Grammar schools receiving share of £50m government fund struggle to attract poorer children, figures suggest

Grammar schools awarded a share of £50m of government funding to widen access have seen only 22 more pupils from poorer backgrounds sit the 11-plus exam, figures reveal.

Some ​grammar schools have even seen the number of pupil premium children – those on free schools meals – applying for entry drop since the funding was introduced.

Campaigners say the figures show that the government’s flagship policy to boost social mobility through existing grammar schools has “failed” as the number of disadvantaged children applying remains low. 

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Of the grammar schools that provided full data, nine of the 16 schools given funding, the number of poorer children sitting the test rose by just 3.8 per cent in the past year – from 569 to 591. 

In four of the schools, the number of disadvantaged pupils who sat the 11-plus in autumn fell compared to last year despite funds being granted, figures obtained by The Independent reveal. 

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The Department for Education (DfE) announced a £50m expansion fund for selective schools that committed to improving access for poorer children.

In December last year, the identities of the first 16 grammar schools awarded a share of the fund were unveiled by the government.

The grammar schools were chosen based on their plans to diversify intakes through increased outreach work and altered admission policies. 

Currently around 2.6 per cent of grammar school pupils are on free school meals, compared to 14.1 per cent across all school types.

Dr Nuala Burgess, chair of the campaign group Comprehensive Future, is calling for the government fund to be axed and for taxpayers’ money to be reallocated into comprehensive education. 

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She said: “All the evidence shows that disadvantaged pupils are unlikely to attend selective schools. There is an attainment gap for poorer pupils; inevitably, therefore, few pass the 11-plus test. It seems very wrong to spend millions expanding schools most likely to offer places to middle-class kids. 

“It’s clear that the government’s attempt to widen access to grammar schools has failed. With the current crisis in school funding, it is wholly misguided and unfair to reward schools which work for only a tiny percentage of pupils.” 

But the schools that saw a fall in the number of poorer children sitting the 11-plus this year suggested the figures could be higher as some parents do not disclose pupil premium status on registration.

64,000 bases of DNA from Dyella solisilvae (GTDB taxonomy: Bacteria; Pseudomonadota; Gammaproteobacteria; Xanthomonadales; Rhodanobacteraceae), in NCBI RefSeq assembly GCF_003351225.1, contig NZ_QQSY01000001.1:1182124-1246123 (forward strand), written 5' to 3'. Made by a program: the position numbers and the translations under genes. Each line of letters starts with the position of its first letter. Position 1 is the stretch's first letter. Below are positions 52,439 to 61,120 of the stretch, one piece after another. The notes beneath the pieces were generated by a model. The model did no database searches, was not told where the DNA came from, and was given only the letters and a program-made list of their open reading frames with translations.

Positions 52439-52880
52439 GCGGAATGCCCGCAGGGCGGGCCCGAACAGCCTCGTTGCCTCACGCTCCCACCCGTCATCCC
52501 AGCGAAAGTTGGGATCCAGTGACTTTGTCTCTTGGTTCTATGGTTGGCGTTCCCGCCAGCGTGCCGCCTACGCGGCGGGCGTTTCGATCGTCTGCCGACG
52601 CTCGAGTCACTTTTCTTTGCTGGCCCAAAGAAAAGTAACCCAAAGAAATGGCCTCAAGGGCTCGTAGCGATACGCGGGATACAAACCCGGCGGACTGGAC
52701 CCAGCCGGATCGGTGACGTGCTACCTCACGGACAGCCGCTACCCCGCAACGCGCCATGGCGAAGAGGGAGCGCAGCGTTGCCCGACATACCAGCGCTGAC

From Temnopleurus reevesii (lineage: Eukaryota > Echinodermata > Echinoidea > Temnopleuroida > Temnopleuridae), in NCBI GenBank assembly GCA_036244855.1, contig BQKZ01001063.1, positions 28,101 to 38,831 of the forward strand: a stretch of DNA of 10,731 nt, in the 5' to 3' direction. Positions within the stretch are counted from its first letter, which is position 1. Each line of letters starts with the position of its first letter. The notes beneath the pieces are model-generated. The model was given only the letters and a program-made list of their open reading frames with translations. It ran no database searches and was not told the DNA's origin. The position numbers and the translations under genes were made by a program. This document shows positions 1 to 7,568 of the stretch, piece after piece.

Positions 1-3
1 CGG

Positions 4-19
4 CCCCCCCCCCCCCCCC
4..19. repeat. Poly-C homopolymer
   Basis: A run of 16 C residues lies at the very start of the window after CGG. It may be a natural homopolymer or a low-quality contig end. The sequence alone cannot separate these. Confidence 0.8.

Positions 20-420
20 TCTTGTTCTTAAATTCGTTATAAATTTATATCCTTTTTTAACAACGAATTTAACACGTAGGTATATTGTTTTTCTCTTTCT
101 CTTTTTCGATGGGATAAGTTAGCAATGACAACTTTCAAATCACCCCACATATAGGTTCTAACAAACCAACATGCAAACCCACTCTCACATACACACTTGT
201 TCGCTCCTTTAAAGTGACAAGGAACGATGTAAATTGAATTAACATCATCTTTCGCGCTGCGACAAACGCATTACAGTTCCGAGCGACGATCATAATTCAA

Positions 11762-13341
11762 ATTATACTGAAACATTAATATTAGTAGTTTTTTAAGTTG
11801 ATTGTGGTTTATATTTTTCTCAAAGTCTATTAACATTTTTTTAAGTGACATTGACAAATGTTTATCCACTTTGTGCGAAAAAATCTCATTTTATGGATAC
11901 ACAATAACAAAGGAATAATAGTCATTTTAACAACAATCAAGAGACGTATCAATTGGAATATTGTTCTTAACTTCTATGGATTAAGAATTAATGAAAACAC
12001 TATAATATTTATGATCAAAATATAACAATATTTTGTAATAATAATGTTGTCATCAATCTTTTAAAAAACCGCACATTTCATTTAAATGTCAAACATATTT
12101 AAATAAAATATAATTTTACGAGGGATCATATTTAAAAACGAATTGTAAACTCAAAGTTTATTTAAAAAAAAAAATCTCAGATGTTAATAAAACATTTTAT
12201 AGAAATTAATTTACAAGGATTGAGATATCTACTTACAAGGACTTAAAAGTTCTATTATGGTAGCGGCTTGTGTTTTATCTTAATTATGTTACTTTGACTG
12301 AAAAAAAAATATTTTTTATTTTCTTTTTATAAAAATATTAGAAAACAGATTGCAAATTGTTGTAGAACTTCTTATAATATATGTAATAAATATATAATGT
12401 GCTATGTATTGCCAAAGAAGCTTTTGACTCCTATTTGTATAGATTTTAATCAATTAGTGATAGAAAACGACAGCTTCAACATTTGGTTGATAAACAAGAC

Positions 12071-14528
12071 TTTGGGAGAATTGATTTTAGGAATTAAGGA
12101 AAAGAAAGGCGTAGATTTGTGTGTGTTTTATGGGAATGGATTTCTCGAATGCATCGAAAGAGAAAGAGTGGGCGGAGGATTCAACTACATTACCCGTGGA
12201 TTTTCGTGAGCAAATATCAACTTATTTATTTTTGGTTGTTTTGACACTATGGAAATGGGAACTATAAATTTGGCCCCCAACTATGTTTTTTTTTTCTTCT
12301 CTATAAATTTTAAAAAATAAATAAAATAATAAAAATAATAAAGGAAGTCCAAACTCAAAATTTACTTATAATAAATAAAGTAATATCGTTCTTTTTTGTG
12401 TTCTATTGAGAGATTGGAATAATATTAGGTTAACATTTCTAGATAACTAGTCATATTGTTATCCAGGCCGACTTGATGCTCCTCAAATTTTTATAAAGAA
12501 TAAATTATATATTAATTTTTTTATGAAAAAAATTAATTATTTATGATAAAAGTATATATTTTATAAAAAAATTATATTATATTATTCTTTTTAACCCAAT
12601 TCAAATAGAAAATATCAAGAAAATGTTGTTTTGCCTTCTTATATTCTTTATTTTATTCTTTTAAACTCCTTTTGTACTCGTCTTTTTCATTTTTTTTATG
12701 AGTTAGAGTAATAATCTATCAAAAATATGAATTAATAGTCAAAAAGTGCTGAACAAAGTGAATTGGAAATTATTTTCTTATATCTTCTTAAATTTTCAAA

Mark Fenton, chief executive of the Grammar School Heads Association, has argued it is “too early” to judge whether the selective schools’ proposals for widening access have worked. 

He added that only a small percentage of children eligible for pupil premium currently achieve top results in Sats exams at primary school so grammar schools are “targeting a very small group”.

Mr Fenton said: “This is a real challenge which will take years of patient effort. Work has only just started since the 16 successful schools only had their bids approved midway through the last school year. 

“Though an important aspiration, boosting the numbers taking the test is only one part of the equation. The changes schools have made to their admissions policies will, given time, have a greater impact.”

The number of poorer children given places at grammar schools for September 2020 will only become apparent after March when thousands of pupils find out their allocated school. 

Last year, figures revealed that the proportion of poorer children admitted to the group of grammar schools due to share the £50m fund fell despite pressure from ministers.

Geoff Barton, general secretary of the Association of School and College Leaders, said: “It is incredibly hard to leverage greater social mobility through selective education because the reality is that middle-class parents have the resources to pay for supplementary private tuition to prepare their children for entrance tests while poorer families cannot afford to do so.”

He added: “Expanding selective education simply is not the answer – however that expansion takes place – and the priority needs to be in providing more investment in high-quality comprehensive education which gives all young people the best start in life regardless of their circumstances.”

A DfE spokesperson said: “We do not recognise this data. We are seeing an increase in the numbers of pupil premium admissions to selective schools in many that we talk to.

“Selective schools can only receive expansion funding if they clearly set out how they will increase access for pupils from disadvantaged backgrounds.

“We are collecting information from schools to monitor the progress of their plans and we will also monitor the number of pupil premium children joining the schools.’’

Original Article